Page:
Playing with Sand

So we were too busy playing with sand yesterday to write a blog post.  Which is kind of ironic when you think about it, seeing as the blog post was meant to be all about what we were doing...!

So what are we talking about?

How about this:

3 tonnes of sand (yes that photo only shows a small amount...!).  We are talking about sand, and using it in a product which we small batch manufacture.

And we are also talking about sealing up the sand so it ends up looking like this....

And we are also talking about finishing the product so it looks like this.

Kind of cute and simple isn't it?

NO!  Not really!

Its definitely not cute if you are the one using it.  Why?  Because they are sandbags for the fitness industry.  Specifically for Bootcamps Australia.  Each are 8kg of pain.  Lots and lots of pain.  Trust me.  You will be using these bags in ways you didn't think was possible; raising them above your head, jogging with them, lifting multiple bags, passing them... so on and so forth.

As for simple?  Not if you are the one manufacturing it...!  Why?  Because it has sand in it!  Sand, the thing that gives it the 8kg weight, is also the thing that leaks out over time, or even while manufacturing.  Sand and machine oil do not mix well, and instead creates a grind paste which can quickly destroy our expensive machines.  So what do we do?

Firstly we have two problems.  Priority #1 is leaking of sand both during and after manufacture; while #2 is having to physically bring sand into the studio and on to our machines.

Fitness orientated sandbags have mostly been a DIY product, and as such the intertubes are ripe with "How To's" regarding making a sandbag.
One suggestion is to put the sand directly into a duffel bag, and not bother about it leaking.  However, this is not a good idea as sand leaks through the zip and pours all over your sweaty body.  Exfoliation anyone?
A second idea revolves around double bagging the sand in plastic bags before taping them up.  From a small batch manufacturing perspective, this is ultra time consuming.  And as time is money, the end result is an exorbitantly costly product.  Besides, plastic bags don't stretch, so if you accidentally drop the sandbag (and it will accidentally happen when you are exhausted!) the plastic will tear, resulting in a leaky sandbag.

Next thing we discovered was this ultra advanced product called a flood sandbag, used to protect properties from flood damage.  Ultrahigh tech.... not really... All this is, is a simple "pillowcase" style bag constructed from a geotextile. This geotextile is kind of like felt (for the fabric-tech-nerds, it is a 2mm needle punched polypropylene manufactured in Australia).  Not only does it allow water to flow through (this is important as Bootcamps Australia use this product rain, hail, or shine!) but more importantly is impermeable to sand.

After grabbing our hands on these, we quickly knew the solution.  Inner bag the sand in the geotextile and then stitch it into the outer bag for added protection.  Problem now being how do you seal the sand in the inner bag?  We simply did not want to get sand in our studio and all over our machines!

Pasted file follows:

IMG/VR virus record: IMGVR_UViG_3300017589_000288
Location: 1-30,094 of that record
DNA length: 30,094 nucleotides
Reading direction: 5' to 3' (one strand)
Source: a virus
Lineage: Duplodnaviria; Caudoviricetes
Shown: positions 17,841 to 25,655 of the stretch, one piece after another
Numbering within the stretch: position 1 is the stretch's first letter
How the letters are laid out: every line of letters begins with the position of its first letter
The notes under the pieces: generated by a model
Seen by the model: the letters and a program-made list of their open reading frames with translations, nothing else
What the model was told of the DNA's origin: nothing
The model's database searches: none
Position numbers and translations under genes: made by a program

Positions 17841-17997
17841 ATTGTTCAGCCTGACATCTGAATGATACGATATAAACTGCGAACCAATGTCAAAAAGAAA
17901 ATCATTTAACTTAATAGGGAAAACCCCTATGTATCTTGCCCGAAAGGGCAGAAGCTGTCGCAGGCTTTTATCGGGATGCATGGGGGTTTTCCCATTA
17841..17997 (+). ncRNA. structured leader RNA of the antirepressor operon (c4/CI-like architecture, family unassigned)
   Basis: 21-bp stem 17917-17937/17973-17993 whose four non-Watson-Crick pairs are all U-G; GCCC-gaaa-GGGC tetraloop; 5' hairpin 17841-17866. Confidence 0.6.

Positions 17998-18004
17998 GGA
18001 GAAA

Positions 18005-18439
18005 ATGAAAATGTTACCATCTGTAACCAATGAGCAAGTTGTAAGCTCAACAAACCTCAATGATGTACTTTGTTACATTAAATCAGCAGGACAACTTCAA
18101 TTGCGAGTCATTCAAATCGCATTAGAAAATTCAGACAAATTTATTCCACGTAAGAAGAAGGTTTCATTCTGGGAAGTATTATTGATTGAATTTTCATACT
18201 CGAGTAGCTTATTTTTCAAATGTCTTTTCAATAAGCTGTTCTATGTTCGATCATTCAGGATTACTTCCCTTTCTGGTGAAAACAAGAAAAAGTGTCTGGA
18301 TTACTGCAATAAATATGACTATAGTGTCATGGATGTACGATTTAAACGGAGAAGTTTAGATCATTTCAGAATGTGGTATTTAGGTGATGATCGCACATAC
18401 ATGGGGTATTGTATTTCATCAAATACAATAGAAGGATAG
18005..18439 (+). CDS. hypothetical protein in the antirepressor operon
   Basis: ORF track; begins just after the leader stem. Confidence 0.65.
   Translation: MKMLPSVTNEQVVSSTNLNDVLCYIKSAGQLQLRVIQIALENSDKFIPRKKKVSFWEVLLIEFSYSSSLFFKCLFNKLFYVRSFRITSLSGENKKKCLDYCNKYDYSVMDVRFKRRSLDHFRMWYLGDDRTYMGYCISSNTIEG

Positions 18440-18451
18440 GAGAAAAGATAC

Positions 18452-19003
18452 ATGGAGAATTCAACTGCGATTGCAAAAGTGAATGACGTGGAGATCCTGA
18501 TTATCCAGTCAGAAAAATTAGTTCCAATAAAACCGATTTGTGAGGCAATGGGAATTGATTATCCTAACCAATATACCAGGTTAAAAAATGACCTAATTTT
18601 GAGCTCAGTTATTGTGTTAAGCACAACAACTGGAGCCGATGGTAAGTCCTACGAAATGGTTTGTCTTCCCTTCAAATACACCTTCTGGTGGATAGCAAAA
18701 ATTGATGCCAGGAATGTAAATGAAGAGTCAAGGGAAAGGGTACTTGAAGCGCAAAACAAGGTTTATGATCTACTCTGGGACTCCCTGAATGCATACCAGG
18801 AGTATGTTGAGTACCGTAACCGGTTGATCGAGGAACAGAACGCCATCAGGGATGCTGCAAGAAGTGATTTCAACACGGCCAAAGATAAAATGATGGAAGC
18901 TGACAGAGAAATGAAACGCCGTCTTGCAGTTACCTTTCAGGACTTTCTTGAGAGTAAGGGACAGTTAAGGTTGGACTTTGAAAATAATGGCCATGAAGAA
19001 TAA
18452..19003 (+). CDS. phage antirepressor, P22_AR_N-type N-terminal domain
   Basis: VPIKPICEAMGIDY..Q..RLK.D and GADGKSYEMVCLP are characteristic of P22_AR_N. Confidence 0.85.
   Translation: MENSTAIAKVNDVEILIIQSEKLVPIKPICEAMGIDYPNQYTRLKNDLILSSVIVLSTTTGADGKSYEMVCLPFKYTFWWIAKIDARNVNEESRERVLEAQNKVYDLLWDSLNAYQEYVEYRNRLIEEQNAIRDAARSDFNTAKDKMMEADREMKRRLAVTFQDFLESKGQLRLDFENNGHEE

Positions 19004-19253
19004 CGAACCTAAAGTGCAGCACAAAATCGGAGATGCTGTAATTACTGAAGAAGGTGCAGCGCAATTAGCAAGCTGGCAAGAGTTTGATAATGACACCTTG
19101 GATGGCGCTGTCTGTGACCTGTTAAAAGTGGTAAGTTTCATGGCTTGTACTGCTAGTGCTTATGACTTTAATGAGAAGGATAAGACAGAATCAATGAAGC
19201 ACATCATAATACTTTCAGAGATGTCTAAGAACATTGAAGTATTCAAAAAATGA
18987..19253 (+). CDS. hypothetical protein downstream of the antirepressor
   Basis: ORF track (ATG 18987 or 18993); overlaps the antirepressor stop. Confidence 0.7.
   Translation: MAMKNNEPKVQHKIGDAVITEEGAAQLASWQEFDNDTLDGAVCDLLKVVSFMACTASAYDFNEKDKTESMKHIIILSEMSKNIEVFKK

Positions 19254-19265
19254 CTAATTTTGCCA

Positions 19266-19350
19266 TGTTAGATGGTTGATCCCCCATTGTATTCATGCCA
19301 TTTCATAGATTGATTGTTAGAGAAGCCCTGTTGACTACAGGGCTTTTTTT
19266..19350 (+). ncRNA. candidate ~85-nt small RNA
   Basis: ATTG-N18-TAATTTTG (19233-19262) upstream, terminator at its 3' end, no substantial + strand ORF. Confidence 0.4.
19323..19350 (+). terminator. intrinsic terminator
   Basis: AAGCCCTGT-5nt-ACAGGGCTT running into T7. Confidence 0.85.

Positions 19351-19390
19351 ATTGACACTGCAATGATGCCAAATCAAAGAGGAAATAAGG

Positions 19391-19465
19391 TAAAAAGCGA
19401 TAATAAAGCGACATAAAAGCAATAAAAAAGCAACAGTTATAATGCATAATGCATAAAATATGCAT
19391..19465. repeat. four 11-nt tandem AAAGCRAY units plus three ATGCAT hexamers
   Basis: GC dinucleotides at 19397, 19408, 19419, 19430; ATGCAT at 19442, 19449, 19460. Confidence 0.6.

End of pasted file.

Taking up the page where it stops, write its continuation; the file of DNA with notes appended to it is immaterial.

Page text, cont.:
First we tried partially plastic bagging it, but this didn't work.  Next step was to try sewing it on the cylinder arm machine (this has the feed bed on a cylinder above the normal horizontal/flat sewing surface.)  The idea behind this was the sandbag would be held at roughly a 45 degree angle, thus reducing the likelihood of sand spillage.  Again this did not work.  There was simply too much sand all over the machines.

So we had to seal the sandbags outside.  There simply was no other option.  How about staples?  Nope, they had difficulty penetrating the geotextile.  What about sticky tape?  Nope, sticky tape doesn't adhere well to polypropylene (and it splits when dropped rather like the double plastic bagging technique).  Then finally we found our solution.  How about we sew the sandbags outside??!  After all, sewing is our specialty!  This has been done for years with animal feed, namely through an aptly called "bag closing machine".

Enter stage left, our new toy...

A bag closing machine!  What sets this machine apart from all the others are three things:
  1. It is portable.  You can take it anywhere.  Sewing outside is now possible
  2. It is a chain stitch.  Not an important feature, but it does mean we don't have to worry about bobbins/base threads.
  3. It sews on a vertical surface.  This means we can sew the sandbags while they sit there.  No need to tip the bags onto their sides!
Close up of the vertical sewing surface.

Bingo.  Problem solved!  Fill the bags outside using the geotextile pillowcase.  Sew the sandy bags outside using a bag closing machine.  Place the inner bags into the outer bag while still outside... and only now do we bring the bag into the studio for final stitch and closure.  Yes, we still bring sand into the studio, but this time it is fully sealed and double bagged!

So both our problems are solved.  The bags will not leak and there is no damaging sand destroying our machines!!  Win!

So as you can see this particular small batch manufacture job helped us expand our skill set, kept us on our toes, allowed us (made us!) purchase a new machine, and encouraged us to try new materials.  Small batch manufacture for us is keeping us pumping!!

Oh, and for the fabric tech nerds, here are the specs on this bag:
2mm Geotextile inner (manufactured in Australia!)
J-folded and chain stitched to limit leaking
1000D Airtextured Nylon outer (highly abrasion resistant)
25mm tubular webbing (2.5 tonne breaking strain!) bar tacked into a loop
Box-X tacks at handles (reduces likelihood of tubular webbing tearing away from the bag outer)
Coats Dabond M40 Thread (very strong bonded nylon thread)
25mm polyester binding tape.

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